Short Zen Stories: Working Harder

Short Zen Stories: Working Harder

A martial arts master was approached by a student, who asked him how long it would take him to master the martial arts system.

The master casually said “Ten years” to which the impatient student replied that he wants to master is faster and would work extremely hard for ten hours or more if required. He was expecting the teacher to provide a shorter time, but the teacher thought for a moment and said “Twenty years”.

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Short Zen Stories: Cliffhanger

A man, walking through the forest, finds a vicious tiger attacking him. As he runs, he is cornered and climbs a vine which is dangling above the tiger.

Two mice start gnawing the vine and it is clear that in a short while he will be food to the tiger. He notices a plump wild strawberry and eats it. It tastes divinely delicious to the dying man.

Short Zen Stories: Time To Die

When Ikkiyu, a Zen master, was a teenager, he accidently broke a precious cup which was a favourite antique of his master. When he heard the footsteps of his master from behind, he quickly asked him, ‘Dear master, why do people have to die?’

The old master replied, ‘Death is natural, everything has to die and has just so long to live’. Clever Ikkiyu produced the shattered cup and said to the master, ‘It was time for your cup to die.’

Short Zen Stories: The Gates Of Paradise

A soldier comes to a Zen Master and inquires if there is really a paradise and a hell. The Zen master asks the soldier who he is, and the soldier replies ‘I’m a Samurai’.

The Zen master then provokes the soldier till he loses his temper and draws his sword, ready to cut the head of the master: The master calmly says “Here open the gates of Hell!” and the samurai soldier instantly perceives the master’s discipline and bows to him. ‘Here open the gates of Paradise’, says the master.

Short Zen Stories: A Cup Of Tea

A university professor came to visit Nan-in, a japanese master, to enquire about Zen. As Nan-in served tea he deliberately overflowed the cup and kept spilling the tea, much to the surprise of the professor.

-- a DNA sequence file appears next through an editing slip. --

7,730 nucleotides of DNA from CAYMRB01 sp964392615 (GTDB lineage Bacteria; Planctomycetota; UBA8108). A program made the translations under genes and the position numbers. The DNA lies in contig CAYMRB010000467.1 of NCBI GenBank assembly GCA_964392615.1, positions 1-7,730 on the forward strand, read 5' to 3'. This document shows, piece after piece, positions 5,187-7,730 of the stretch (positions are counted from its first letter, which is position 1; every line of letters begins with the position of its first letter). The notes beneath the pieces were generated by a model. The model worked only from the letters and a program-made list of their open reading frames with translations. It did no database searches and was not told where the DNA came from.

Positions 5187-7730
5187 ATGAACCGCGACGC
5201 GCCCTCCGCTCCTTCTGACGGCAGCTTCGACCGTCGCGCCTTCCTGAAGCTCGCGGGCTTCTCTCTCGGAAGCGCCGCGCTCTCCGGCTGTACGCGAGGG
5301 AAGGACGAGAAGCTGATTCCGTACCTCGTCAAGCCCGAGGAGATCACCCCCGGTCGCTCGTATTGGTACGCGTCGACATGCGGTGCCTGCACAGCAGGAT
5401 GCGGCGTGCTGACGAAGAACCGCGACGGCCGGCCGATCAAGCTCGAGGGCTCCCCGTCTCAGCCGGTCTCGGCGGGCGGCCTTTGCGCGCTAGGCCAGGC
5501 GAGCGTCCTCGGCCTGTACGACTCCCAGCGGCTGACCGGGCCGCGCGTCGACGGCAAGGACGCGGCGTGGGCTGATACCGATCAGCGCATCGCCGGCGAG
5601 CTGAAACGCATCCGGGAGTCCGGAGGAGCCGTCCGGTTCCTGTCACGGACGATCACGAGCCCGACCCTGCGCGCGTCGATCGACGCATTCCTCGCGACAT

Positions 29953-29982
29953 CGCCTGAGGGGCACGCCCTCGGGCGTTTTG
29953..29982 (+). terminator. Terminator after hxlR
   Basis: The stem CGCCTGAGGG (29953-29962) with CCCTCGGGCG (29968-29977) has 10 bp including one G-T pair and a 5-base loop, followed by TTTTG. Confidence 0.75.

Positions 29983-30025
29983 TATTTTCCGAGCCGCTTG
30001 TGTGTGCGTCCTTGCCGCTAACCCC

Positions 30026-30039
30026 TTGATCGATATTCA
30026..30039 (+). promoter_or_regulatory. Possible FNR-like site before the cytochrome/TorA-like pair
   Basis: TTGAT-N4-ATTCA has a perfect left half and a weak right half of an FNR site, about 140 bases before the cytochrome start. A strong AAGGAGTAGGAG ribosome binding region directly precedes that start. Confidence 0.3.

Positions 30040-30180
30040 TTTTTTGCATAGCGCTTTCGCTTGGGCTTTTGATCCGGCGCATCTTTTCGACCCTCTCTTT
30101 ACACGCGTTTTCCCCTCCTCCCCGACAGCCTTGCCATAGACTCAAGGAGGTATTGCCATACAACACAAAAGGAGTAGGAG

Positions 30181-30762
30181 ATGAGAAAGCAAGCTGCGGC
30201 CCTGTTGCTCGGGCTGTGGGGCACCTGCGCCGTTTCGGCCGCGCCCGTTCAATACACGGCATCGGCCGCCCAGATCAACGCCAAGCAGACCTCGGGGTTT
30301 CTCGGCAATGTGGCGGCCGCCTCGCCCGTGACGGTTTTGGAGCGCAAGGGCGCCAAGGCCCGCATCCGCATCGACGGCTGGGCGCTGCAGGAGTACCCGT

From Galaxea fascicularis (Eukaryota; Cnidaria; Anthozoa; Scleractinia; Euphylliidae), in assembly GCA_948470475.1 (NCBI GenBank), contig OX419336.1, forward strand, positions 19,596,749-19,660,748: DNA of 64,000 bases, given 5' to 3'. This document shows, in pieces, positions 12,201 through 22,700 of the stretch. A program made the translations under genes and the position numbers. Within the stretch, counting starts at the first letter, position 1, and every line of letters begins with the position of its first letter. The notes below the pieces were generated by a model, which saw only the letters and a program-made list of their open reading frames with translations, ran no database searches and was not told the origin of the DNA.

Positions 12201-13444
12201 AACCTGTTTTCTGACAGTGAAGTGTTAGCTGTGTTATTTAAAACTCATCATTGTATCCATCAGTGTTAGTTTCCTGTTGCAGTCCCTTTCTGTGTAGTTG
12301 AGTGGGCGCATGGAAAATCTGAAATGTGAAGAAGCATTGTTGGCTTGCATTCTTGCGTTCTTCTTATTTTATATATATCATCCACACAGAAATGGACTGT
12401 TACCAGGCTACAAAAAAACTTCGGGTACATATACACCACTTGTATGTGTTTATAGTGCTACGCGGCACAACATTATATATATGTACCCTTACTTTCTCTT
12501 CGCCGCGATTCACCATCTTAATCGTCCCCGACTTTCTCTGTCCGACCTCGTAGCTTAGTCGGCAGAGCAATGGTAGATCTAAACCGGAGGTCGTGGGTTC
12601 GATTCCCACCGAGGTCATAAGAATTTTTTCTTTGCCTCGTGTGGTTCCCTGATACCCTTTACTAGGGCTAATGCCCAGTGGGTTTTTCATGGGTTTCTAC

When the professor finally called out that the cup is already full, Nan-in said “just like this cup, you are also full of your own opinions and speculations, I cannot show you Zen unless you first empty your cup”.

Short Zen Stories: The Other Side

While on a long journey, a young Buddhist comes across the banks of a deep, wide river. He doesn’t know how to cross the big obstacle and ponders for hours. He sees a Zen master on the other side of the river. He yells to the master “Oh wise one, can you tell me how to cross this river and get to the other side?”

The Zen master replies “My son, you are on the other side”.

Short Zen Stories: The Moon Cannot Be Stolen

Ryokan, a Zen Master, was living a minimalist life in a hut on a mountain. A thief came and saw there is nothing to steal.

Ryokan caught the thief but gave him his clothes so that he did go away empty-handed. Once the bewildered thief was gone, Ryokan mused about how he wished he could have gifted him the beautiful moon in the sky.

Short Zen Stories: It Will Pass

A meditation teacher explained the similarity between happiness and sadness over this:

A student is feeling bad because the meditation experience was horrible. The teacher calmly replies ‘It will pass.’.

A week after, the student is delighted because the meditation experience was great. The teacher calmly replied again, ‘It will pass.’.

Short Zen Stories: An Old Farmer

A farmer, who got really old,was useless in the fields where his son worked. A frustrated son built a wooden coffin and told his father to get inside, planning to drop him off a high cliff.

As the son approached the cliff, his father tapped the lid, and said “Throw me over the cliff if you like my son, but save this good wood coffin, as your children might need to use it”.

Short Zen Stories: Moving Mind

Two men saw a flag flapping in the wind and were on loggerheads over whether it was the flag which is moving, or the wind which is moving.

A Zen master overheard the debate over the trivial matter and said, ‘It is neither the flag or the wind which is moving, and it is the MIND that moves.’

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